Reference Publishers Debate Single Platform

February 3rd, 2009 · by spolanka · 3 Comments

On the Friday of the ALAMW Conference, the Independent Reference Publishers Group met for a panel presentation/discussion on using one single platform to host all reference content.  It was an interesting discussion.  I’ve summarized the panel in my notes below.

Independent Reference Publishers Group Meeting

Friday, January 23, 2009

Representatives from the following organizations were in attendance: Choice, CQ Press, Omnigraphics, Sharpe, ifactory, Sage, Salem, Neal Schumann, ABC-CLIO, Rosen, Credo Reference, Serials Solutions, NISO, Booklist, CHOICE, Wright State University.

The theme of this meeting and panel discussion was instituting a single platform for electronic reference content. Sue Polanka from WSU started things off with her wish list and each publisher had a chance to respond.

Sue Polanka – Wright State University

One day I’d like to purchase/license all of my reference content, regardless of publisher, and load it on the platform of my choice for the best cross searching available. This platform could be an existing one, like GVRL, Credo, ebrary, EBL, NetLibrary, etc. or some shareware, something developed by libraries. Benefits to patrons and librarians include: Greater access, more content, single search interface for ease of use and discoverabilty, easy to implement in library instruction and on web sites. These systems need to have unlimited simultaneous use, 24/7 access, with no DRM or other restrictions on downloading or printing, the most multimedia available during today’s expensive economic times and an actual ebook price, up front, would be appreciated.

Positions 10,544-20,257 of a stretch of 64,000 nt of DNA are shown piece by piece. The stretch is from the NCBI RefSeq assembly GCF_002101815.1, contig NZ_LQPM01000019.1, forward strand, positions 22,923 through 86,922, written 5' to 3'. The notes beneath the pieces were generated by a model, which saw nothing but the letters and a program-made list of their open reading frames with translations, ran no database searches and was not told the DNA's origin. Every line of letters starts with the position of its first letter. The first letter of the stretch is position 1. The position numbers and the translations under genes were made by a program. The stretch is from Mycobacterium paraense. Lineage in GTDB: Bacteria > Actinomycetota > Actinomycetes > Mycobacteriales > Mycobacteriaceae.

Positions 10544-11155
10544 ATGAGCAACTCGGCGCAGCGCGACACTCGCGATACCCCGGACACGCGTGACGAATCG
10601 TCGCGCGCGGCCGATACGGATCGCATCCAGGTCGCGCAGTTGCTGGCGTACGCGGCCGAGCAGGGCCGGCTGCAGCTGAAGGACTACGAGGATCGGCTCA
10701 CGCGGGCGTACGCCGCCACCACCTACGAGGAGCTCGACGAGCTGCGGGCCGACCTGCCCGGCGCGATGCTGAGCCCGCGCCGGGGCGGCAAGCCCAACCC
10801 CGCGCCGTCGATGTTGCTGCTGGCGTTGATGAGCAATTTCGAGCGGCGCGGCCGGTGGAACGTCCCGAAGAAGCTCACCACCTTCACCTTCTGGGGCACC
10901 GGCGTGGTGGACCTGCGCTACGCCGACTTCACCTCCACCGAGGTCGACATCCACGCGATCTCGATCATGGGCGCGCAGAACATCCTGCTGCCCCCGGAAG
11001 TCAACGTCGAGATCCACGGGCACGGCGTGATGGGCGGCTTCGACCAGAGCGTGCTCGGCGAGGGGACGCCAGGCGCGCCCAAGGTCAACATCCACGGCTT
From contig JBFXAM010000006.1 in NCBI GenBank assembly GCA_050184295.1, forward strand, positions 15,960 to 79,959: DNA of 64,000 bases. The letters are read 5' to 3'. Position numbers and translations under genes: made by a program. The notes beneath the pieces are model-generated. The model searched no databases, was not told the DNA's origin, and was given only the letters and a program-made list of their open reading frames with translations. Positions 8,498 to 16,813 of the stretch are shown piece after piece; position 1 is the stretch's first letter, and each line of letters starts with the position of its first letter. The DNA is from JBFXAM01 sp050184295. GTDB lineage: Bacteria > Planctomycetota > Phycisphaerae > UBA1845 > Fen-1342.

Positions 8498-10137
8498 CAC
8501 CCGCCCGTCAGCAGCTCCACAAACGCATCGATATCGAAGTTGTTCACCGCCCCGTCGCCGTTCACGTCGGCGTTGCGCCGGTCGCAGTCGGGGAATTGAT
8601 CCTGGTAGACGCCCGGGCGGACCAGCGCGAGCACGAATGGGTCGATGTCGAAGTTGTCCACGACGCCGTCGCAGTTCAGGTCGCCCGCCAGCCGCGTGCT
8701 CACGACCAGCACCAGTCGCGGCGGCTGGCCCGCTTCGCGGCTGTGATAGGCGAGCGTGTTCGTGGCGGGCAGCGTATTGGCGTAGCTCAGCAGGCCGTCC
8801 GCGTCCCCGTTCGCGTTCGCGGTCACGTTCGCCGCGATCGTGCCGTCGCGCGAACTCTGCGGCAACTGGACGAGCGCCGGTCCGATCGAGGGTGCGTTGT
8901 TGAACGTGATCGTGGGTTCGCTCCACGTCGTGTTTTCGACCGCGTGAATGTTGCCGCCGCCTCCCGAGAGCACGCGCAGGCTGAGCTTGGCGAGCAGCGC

Todd Carpenter – NISO

One platform has barriers to interoperability and they are bigger than technological, as in political and economic. [barriers shouldn’t prevent us from trying to do this. IRPG would be a good venue to discuss this. Seems like publishers would want to do this for reasons of – more exposure, and less cost of producing pricey interfaces – has anyone ever heard of epub or the IDPF? SP]

Peter McCracken – Serials Solutions

Federated products are often a starting point for research and therefore have an opportunity to have a reference role. The current design doesn’t work best for the patron since they get mostly articles. Somehow relevance needs to be a factor to assign tags to reference and get them to the top. We need to use field mapping more effectively. [I prefer a pre-indexed approach since federated products tend to be slow. Publishers/aggregators should take advantage of all metadata and tag reference items appropriately. If federated products are used, the reference content should be faceted as “overview material” or “background information.” SP]

Rolf Janke – Sage Reference

Publishers still have an infrastructure that supports print publishing.  The infrastructure is a difficult component to downsize in favor of doing more digital publishing. Print is a one size fits all model yet e publishing is not so, publishers have a multitude of business models, interfaces, features, etc.  The concept of a one size fits all platform for all publishers content is way ahead of its time, publishers currently could never agree on a standard business model. Pricing standards could help, but are not likely. [Gee, these must be the political and economic barriers that Todd was referring to? Looks like publishers could learn about collaboration from libraries. SP]

Ron Boehm – ABC-CLIO